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Castles of Estonia

Photo Focus: Rakvere Castle

by Peter Kessler, 17 April 2022


Rakvere Castle, Lääne-Virumaa, Estonia
Photo © E Tätte

The native Estonians had a stronghold on what would become the theatre hill in Rakvere, by the name of Tarvanpää. The ancestors of the Vironians had settled here at some point between the third and fifth centuries AD, with the stronghold on the hill protecting the settlement below it.

The coming of the Danes to North Estonia and the Germans to today's southern and central regions changed everything. Although the natives fought valiantly - and almost suicidally at some points - they were forced to give way by superior arms and sheer weight of numbers. Then the Danes and Germans fought each other to try and establish their dominance in the Estonian territories.

In 1226, during his journey to Virumaa the papal legate, Wilhelm of Modena, stayed in the new Rakvere Castle which had replaced Tarvanpää. Under his supervision, peace was agreed between the Danes and the Germans, and land which had been conquered from the Estonians was distributed between the two sides.

Rakvere Castle, Lääne-Virumaa, Estonia
Photo © E Tätte

Tarvanpää's settlement had been replaced by the German town of Wesenberg. In the years 1238-1346 it was part of the duchy of North Estonia, with the Danish king's regent ruling from Tallinn.

In the middle of the century the Danes built the first stone fortifications in place of the Estonian stronghold and, by the mid-fourteenth century, there was a Danish-built curtain wall castle on Vallimägi Hill.

Rakvere Castle, Lääne-Virumaa, Estonia
Photo © E Tätte

Following the start of the St George's Night Uprising in 1343, Danish vassals in Harju and Viru placed themselves under the protection of the Livonian Order. From 16 May 1343, Rakvere Castle belonged to the Livonian Order. The transition was formalised in 1346 and 1347 when the king of Denmark sold his duchy to the Teutonic Order and the latter, in its turn, sold it to its underlings of the Livonian Order.

The Order remained in command of the castle until July 1558, when the Russians took it from Gert Huyn von Ansteraidt, the Livonian Order's bailiff of the castle, without meeting any resistance.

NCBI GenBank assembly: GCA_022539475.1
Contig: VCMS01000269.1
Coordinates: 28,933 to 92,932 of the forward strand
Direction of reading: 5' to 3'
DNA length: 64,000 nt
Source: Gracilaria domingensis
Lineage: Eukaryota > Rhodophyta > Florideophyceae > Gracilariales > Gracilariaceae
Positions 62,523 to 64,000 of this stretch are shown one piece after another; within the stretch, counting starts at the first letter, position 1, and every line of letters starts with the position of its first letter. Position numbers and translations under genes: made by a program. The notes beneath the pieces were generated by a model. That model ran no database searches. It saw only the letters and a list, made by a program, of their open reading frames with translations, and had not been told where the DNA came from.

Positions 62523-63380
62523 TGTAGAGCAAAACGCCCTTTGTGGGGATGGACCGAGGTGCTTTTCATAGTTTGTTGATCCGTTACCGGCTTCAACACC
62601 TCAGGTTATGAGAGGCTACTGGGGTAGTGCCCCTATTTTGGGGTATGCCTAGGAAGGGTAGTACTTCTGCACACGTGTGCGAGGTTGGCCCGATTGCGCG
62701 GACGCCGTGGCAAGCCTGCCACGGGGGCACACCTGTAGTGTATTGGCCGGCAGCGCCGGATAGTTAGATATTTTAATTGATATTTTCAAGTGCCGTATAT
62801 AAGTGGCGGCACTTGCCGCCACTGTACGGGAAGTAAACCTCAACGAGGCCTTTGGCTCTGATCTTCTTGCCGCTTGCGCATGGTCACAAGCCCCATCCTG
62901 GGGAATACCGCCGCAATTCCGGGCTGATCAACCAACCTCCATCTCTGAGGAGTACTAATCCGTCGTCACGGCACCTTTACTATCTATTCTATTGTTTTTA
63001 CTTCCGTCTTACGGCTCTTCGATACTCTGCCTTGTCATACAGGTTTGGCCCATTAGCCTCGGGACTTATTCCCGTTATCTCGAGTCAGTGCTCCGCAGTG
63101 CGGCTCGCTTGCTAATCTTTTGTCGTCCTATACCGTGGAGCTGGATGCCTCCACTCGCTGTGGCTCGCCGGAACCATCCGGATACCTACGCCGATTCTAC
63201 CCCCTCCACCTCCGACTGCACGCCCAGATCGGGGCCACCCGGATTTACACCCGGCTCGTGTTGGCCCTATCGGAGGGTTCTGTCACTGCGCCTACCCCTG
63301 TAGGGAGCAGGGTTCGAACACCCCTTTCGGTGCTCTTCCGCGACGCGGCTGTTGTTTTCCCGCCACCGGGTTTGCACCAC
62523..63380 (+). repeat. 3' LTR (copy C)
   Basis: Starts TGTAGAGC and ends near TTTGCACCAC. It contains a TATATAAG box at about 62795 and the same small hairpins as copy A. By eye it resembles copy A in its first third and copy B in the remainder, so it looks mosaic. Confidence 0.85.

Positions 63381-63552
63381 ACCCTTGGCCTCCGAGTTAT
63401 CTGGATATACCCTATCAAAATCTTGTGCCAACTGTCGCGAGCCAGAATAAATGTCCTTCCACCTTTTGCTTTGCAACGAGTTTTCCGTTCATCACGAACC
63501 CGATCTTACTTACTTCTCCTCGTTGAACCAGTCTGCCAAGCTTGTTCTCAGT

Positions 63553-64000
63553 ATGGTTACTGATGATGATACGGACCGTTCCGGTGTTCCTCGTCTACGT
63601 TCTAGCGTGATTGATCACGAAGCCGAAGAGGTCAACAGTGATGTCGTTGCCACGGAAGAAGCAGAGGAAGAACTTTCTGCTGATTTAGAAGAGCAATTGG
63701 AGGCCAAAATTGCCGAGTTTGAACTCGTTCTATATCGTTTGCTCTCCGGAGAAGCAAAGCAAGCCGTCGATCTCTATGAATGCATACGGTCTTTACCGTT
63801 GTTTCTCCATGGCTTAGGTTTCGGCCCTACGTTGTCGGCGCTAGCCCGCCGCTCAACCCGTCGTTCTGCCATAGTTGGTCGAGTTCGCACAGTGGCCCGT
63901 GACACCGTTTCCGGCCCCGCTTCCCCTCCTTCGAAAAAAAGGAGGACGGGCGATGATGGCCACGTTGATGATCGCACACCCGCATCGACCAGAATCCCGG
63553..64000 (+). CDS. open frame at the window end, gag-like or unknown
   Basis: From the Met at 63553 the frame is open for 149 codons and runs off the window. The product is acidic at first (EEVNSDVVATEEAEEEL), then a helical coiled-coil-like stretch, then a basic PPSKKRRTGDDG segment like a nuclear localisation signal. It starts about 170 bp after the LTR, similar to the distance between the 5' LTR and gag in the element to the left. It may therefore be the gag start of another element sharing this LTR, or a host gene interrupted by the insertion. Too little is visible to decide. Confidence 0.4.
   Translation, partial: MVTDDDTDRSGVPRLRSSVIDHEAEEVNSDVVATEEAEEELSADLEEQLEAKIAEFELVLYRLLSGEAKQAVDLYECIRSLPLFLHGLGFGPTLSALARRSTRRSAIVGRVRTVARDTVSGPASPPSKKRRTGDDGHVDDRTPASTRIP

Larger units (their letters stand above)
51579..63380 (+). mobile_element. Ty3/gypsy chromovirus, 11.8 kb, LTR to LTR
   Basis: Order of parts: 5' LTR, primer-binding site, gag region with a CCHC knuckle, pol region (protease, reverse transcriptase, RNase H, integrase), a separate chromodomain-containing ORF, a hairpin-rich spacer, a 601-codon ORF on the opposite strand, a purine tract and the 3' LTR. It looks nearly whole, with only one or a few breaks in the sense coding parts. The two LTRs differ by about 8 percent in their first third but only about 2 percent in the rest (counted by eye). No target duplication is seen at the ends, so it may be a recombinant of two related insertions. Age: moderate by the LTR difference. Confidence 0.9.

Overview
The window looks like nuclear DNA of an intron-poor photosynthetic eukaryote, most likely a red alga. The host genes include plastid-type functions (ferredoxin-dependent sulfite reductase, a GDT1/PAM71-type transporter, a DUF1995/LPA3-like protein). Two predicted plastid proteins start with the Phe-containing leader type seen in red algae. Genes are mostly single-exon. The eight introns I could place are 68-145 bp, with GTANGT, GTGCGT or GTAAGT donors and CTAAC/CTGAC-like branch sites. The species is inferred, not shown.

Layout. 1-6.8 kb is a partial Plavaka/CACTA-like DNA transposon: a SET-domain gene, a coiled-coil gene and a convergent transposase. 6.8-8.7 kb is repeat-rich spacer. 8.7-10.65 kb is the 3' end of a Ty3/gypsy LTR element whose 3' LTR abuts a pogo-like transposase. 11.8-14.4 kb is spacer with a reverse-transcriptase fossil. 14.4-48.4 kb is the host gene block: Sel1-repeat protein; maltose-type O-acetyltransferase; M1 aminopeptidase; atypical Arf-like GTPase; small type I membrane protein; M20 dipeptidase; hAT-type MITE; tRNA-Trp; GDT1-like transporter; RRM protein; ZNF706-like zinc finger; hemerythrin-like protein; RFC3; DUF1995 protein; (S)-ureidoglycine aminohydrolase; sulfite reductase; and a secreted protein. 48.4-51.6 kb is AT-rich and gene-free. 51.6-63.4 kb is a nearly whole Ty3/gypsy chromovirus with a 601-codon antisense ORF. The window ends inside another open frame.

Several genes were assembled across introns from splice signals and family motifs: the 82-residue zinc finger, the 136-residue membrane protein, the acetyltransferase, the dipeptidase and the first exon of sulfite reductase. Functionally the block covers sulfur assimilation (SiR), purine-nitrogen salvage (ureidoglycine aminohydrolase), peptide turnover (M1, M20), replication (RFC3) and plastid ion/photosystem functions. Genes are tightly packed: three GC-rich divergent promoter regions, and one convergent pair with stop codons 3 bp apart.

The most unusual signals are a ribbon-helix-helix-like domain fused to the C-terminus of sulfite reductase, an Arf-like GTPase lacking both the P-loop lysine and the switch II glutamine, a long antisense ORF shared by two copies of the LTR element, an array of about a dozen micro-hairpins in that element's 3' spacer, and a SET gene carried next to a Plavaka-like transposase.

Rakvere Castle, Lääne-Virumaa, Estonia
Photo © Kersti Hansen

Several of Rakvere's bailiffs were able to climb the career ladder to gain important positions in the Order. For example, in 1410, Hermann Vinken became the land marshal, the secondmost important man in the Livonian Order. The Order also oversaw extensive rebuilding of the castle.

The simple curtain wall castle was turned into a convent building which better served the needs of the Livonian Order as a religious order of knighthood. The convent building was located in the northern part of the castle.

Rakvere Castle, Lääne-Virumaa, Estonia
Photo © E Tätte

In the middle of it was a rectangular inner courtyard which was surrounded by wings which served specific purposes, and by various halls which were necessary for community life such as a chapel, a chapter house (meeting hall), a refectory (dining hall), and a dormitory. To the south of the convent building was a forecourt, its walls lined by various workshops, sheds, stables, and other household buildings which served the Order's military needs.

In the first half of the sixteenth century a semi-circular cannon tower (rondel) was built near the main gate in the north-eastern corner of the forecourt.

Rakvere Castle, Lääne-Virumaa, Estonia
Photo © E Tätte

The Livonian Wars saw the castle fall to the Russians who built a new line of fortifications around it, using stones which had been robbed from the houses in the town, and from the Franciscan monastery. In the winter of 1574, the Swedes attempted to conquer the castle without much success until 4 March 1581.

During the Polish-Swedish War of 1600-1629, the castle was partially destroyed by the Polish in 1605, and later by the Swedes. It has lain in ruins ever since. In 1635, the Swedes removed Rakvere Castle from their list of fortresses.

Today the castle grounds hold a permanent display of everyday sixteenth century life.


Five photos kindly contributed by E Tätte, taken in August 2007, and one by Kersti Hansen, taken in August 2020.

Main Sources

Visit Estonia

Rakvere Linnus website

Other Sources

The History of the Baltic Countries - Zigmantas Kiaupa, Ain Mäesalu, Ago Pajur, & Gvido Straube (Eds, Estonia, 2008)

Guide to Castles in Estonia - Mart Helme (Kunst, Estonia, 2003)

Most Beautiful Manors and Castles - Valdo Praust (Grenader Grupp, Estonia, 2004)


Images and text copyright © E Tätte, Kersti Hansen, & P L Kessler except where stated. An original feature for the History Files.